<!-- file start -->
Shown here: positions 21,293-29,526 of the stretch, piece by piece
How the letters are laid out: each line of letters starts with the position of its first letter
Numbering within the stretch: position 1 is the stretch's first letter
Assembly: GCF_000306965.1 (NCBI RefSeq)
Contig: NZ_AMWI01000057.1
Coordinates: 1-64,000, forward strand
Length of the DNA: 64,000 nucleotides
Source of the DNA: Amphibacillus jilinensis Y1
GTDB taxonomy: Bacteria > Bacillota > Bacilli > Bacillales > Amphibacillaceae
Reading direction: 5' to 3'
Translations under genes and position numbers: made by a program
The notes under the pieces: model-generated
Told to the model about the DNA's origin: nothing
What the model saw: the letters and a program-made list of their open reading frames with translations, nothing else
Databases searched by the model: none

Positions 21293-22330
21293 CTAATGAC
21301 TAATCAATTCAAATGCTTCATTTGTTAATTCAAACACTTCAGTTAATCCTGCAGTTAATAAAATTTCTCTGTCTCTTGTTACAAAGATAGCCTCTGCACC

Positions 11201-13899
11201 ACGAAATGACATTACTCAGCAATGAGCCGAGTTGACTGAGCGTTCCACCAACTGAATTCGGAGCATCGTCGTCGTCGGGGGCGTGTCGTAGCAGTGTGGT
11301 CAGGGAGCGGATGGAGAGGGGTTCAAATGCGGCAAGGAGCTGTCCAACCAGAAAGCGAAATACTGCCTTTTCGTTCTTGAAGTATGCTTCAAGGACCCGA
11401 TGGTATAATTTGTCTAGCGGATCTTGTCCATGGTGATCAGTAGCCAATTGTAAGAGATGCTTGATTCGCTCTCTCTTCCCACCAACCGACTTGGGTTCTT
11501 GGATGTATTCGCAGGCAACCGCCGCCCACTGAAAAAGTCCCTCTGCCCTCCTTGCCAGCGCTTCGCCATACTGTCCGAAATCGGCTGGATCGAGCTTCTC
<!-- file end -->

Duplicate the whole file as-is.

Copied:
Shown here: positions 21,293-29,526 of the stretch, piece by piece
How the letters are laid out: each line of letters starts with the position of its first letter
Numbering within the stretch: position 1 is the stretch's first letter
Assembly: GCF_000306965.1 (NCBI RefSeq)
Contig: NZ_AMWI01000057.1
Coordinates: 1-64,000, forward strand
Length of the DNA: 64,000 nucleotides
Source of the DNA: Amphibacillus jilinensis Y1
GTDB taxonomy: Bacteria > Bacillota > Bacilli > Bacillales > Amphibacillaceae
Reading direction: 5' to 3'
Translations under genes and position numbers: made by a program
The notes under the pieces: model-generated
Told to the model about the DNA's origin: nothing
What the model saw: the letters and a program-made list of their open reading frames with translations, nothing else
Databases searched by the model: none

Positions 21293-22330
21293 CTAATGAC
21301 TAATCAATTCAAATGCTTCATTTGTTAATTCAAACACTTCAGTTAATCCTGCAGTTAATAAAATTTCTCTGTCTCTTGTTACAAAGATAGCCTCTGCACC

Positions 11201-13899
11201 ACGAAATGACATTACTCAGCAATGAGCCGAGTTGACTGAGCGTTCCACCAACTGAATTCGGAGCATCGTCGTCGTCGGGGGCGTGTCGTAGCAGTGTGGT
11301 CAGGGAGCGGATGGAGAGGGGTTCAAATGCGGCAAGGAGCTGTCCAACCAGAAAGCGAAATACTGCCTTTTCGTTCTTGAAGTATGCTTCAAGGACCCGA
11401 TGGTATAATTTGTCTAGCGGATCTTGTCCATGGTGATCAGTAGCCAATTGTAAGAGATGCTTGATTCGCTCTCTCTTCCCACCAACCGACTTGGGTTCTT
11501 GGATGTATTCGCAGGCAACCGCCGCCCACTGAAAAAGTCCCTCTGCCCTCCTTGCCAGCGCTTCGCCATACTGTCCGAAATCGGCTGGATCGAGCTTCTC